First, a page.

Not sure what you meant by sending jobs to China – did I miss something? Was that implicit in my belief in mobile technologies helping to reducing carbon emissions??

  15. Turlough: Explanation of Jobs to China.

    China wants more jobs and control in the world today. One way they have found to do it, is to take the work that is stopped in countries like Australia due to carbon emissions and have the jobs done in China.
    The only problem is China is where strong indications show the polution of the World is coming from. China wants to build China bigger not worry about the World’s climate.

  16. Andrew Kilgour says:


    I am not sure I agree with your view that our No.1 aim should be to improve the lifestyles of Australians if this comes at the sacrifice of the environment. As Turlough suggests it depends on your definition of improving lifestyles i.e. not much point concentrating on quality of life if we don’t have a hospitable planet to live it on.

    However you are right in that China is, as a country, is one of the largest emitters and are building coal power stations like they are Starbucks but per capita their carbon emissions are below Australia’s. The problem here is the ‘western world’ has outsourced its manufacturing to China because, as Robbie states, the $ bottom line looks a lot better.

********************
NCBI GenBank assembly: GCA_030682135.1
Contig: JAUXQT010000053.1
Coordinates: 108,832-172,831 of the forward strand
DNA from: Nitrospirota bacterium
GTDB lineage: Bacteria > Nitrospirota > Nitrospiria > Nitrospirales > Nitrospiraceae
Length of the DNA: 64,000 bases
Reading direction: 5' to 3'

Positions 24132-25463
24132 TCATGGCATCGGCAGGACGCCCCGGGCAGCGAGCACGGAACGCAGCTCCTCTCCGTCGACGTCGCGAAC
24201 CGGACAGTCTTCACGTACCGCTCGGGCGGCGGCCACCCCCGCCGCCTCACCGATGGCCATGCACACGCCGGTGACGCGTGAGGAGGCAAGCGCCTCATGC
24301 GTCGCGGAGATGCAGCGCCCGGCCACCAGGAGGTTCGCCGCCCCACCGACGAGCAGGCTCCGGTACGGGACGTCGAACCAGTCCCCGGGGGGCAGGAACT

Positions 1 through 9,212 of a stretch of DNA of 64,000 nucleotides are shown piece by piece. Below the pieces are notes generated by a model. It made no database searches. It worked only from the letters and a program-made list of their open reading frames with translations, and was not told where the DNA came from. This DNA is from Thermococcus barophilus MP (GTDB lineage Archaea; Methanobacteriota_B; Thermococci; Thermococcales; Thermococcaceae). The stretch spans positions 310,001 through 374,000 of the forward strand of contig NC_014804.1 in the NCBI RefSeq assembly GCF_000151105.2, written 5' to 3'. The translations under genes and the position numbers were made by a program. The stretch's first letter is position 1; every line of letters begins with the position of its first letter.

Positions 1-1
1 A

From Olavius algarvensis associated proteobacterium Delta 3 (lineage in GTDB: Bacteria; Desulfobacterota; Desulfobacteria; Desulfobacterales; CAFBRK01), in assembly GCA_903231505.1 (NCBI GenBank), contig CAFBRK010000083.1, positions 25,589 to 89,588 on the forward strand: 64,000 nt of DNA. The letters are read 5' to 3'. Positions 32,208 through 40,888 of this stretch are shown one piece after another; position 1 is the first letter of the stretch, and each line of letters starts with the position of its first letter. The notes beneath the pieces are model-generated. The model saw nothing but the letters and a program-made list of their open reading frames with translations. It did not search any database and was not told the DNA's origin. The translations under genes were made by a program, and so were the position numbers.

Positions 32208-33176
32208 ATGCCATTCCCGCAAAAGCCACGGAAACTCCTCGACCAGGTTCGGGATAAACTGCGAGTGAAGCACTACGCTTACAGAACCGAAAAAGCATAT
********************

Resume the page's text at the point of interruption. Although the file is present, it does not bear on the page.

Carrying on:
The UK claimed to have achieved its carbon reduction target but it outsourced carbon intensive production to China (which should still be included in the UK’s carbon footprint not China’s in my book) and also didn’t include aviation emissions in their calculations (for some reason?). I agree that China should be held accountable and should action change but the blame does not lie squarely at their feet.

    Clearly there are many obstacles, such as political agenda however another possible obstacle is that the cure vs. prevention scenario has echo’s in human nature – for example people quit smoking after getting lung cancer, people join a gym once they are overweight, people get car insurance after crashing their car etc.

    The power has always been with the people but that requires coordinated action which is easier said than done.

  17. Andrew I Do NOT agree with your view. I give you some more strong facts.
    To stage the Olympics they had to close down industry for 5-6 months so polution level was low enough for them to be held. Otherwise NO OLYMPICS would of been held.
    To stage the celebration last year they had to again stop industry for over a month so that they had clear skies.
    The World polution reading for climate change went in the opposite direction when China closed down for the Olympics.

    How is action in Australia going to change the problems caused by China which in all indications will increase polution. That is why they do NOT want INTERNATIONAL MONITORING.

    Australia should show the World how we can proceed ahead in the modern world and not have the massive restrictions that some want.

    Australia has NOT GOT GLOBAL WARMING.

  18. Tony says:

    Australia does not have global warming – it is not a Globe.